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Adaptive Race Car Conceived by Craig Hospital Chief of Neurosurgery to Be Showcased at Indy 500 Pole Day

A race car engineered for drivers with quadriplegia, a concept conceived by Scott Falci, MD, Craig Hospital chief of neurosurgery, is slated to be showcased at the Indianapolis Motor Speedway during the 2014 Indianapolis 500 Pole Day competition May 18.

A news release issued by Craig Hospital, Englewood, Colo, states that Falci, inspired by a former patient who was also a race car driver, created the nonprofit Falci Adaptive Motorsports. Falci and his patient worked together and conceived the idea to modify a race car that would allow drivers with disabilities to return to the racetrack.

The release notes that Falci then facilitated the gathering of Arrow Electronics, Ball Aerospace & Technologies Corp, and Schmidt Peterson Motor Sports with an emphasis on modifying a race car for individuals living with quadriplegia.

Falci states in the release that, “All of the right minds collaborated on this project. It has momentum to not only revolutionize the adaptive sports and racing industries, but hopefully inspire the next wave of adaptive technology.”

The release reports that former IndyCar driver Sam Schmidt, paralyzed in 2000, will return to the track on Pole Day to drive four consecutive demonstration laps at 9:45 am, prior to the Pole Day qualifying competition for the Indy 500.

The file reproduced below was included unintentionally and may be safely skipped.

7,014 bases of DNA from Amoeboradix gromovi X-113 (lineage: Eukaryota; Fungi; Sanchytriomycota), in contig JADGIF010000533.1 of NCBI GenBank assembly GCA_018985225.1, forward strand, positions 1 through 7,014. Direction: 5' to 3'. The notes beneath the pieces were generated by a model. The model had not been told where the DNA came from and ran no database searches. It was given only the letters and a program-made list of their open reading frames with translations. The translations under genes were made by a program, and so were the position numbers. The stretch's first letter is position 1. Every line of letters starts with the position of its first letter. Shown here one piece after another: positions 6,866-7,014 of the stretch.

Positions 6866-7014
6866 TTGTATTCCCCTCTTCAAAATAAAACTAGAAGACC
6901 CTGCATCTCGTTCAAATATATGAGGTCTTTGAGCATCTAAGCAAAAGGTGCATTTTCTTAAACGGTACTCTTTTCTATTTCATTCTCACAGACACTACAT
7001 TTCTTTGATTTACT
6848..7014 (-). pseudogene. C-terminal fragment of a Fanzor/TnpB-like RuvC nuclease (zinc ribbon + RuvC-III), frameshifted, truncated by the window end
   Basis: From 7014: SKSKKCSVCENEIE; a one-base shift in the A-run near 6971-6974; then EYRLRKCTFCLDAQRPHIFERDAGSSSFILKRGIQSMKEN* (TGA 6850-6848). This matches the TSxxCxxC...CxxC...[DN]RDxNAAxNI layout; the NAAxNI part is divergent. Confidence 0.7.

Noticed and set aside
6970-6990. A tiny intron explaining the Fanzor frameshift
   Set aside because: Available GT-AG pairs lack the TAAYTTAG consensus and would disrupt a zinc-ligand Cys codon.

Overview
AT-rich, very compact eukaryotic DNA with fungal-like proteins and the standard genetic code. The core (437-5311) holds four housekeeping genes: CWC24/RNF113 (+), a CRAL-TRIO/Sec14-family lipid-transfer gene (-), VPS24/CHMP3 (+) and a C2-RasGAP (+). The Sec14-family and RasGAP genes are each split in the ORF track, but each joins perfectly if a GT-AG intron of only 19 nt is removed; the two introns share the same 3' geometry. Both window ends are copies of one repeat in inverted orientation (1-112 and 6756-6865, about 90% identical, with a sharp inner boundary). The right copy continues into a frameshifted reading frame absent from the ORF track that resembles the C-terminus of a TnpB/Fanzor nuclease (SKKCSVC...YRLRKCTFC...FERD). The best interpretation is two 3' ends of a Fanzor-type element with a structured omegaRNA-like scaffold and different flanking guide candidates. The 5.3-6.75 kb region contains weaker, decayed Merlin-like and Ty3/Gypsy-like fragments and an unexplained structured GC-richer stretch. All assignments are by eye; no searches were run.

A 2014 Corvette C7 Stingray has been modified with integrated advanced electronics and a human-to-machine interface. The project, the release adds, is a collaborative effort between Arrow Electronics, Ball Aerospace & Technologies Corp, Schmidt Peterson Motor Sports, and Falci Adaptive Motorsports.

The SAM Project’s objective reportedly centers on not transferring control of a vehicle to technology, but rather enabling disabled drivers to enjoy the driving experience by leveraging the power of technology.

According to the release, Arrow is leading the development of the SAM car and the systems integration, as well as the engineering of specific systems of the car. Ball is leading the modification of the human-to-machine interface and driver-guidance system. The Air Force Research Laboratory is also monitoring the driver’s biometrics during laps and collecting data about how the driver interacts with the guidance systems. Falci is serving as the project’s medical director.

The release also states that final preparations are underway for the car’s debut during the 2014 Indianapolis 500 festivities.

[Source: Craig Hospital]